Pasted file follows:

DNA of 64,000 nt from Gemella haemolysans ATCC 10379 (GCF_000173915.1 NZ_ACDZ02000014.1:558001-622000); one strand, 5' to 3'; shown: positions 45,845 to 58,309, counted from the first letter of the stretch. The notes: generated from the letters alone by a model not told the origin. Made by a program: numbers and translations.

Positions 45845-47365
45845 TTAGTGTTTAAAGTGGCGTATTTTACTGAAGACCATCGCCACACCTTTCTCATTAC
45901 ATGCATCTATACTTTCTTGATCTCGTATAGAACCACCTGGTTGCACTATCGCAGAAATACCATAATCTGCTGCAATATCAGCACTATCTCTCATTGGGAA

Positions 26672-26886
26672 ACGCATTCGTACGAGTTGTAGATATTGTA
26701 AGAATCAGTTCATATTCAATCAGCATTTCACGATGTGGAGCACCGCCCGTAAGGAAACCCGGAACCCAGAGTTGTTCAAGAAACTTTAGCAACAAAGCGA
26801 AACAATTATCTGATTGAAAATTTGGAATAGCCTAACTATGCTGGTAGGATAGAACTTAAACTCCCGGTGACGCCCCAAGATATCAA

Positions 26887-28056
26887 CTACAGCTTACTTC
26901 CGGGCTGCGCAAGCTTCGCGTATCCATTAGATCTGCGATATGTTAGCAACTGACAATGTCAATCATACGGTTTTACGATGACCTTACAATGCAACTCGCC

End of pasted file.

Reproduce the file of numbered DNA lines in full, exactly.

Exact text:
DNA of 64,000 nt from Gemella haemolysans ATCC 10379 (GCF_000173915.1 NZ_ACDZ02000014.1:558001-622000); one strand, 5' to 3'; shown: positions 45,845 to 58,309, counted from the first letter of the stretch. The notes: generated from the letters alone by a model not told the origin. Made by a program: numbers and translations.

Positions 45845-47365
45845 TTAGTGTTTAAAGTGGCGTATTTTACTGAAGACCATCGCCACACCTTTCTCATTAC
45901 ATGCATCTATACTTTCTTGATCTCGTATAGAACCACCTGGTTGCACTATCGCAGAAATACCATAATCTGCTGCAATATCAGCACTATCTCTCATTGGGAA

Positions 26672-26886
26672 ACGCATTCGTACGAGTTGTAGATATTGTA
26701 AGAATCAGTTCATATTCAATCAGCATTTCACGATGTGGAGCACCGCCCGTAAGGAAACCCGGAACCCAGAGTTGTTCAAGAAACTTTAGCAACAAAGCGA
26801 AACAATTATCTGATTGAAAATTTGGAATAGCCTAACTATGCTGGTAGGATAGAACTTAAACTCCCGGTGACGCCCCAAGATATCAA

Positions 26887-28056
26887 CTACAGCTTACTTC
26901 CGGGCTGCGCAAGCTTCGCGTATCCATTAGATCTGCGATATGTTAGCAACTGACAATGTCAATCATACGGTTTTACGATGACCTTACAATGCAACTCGCC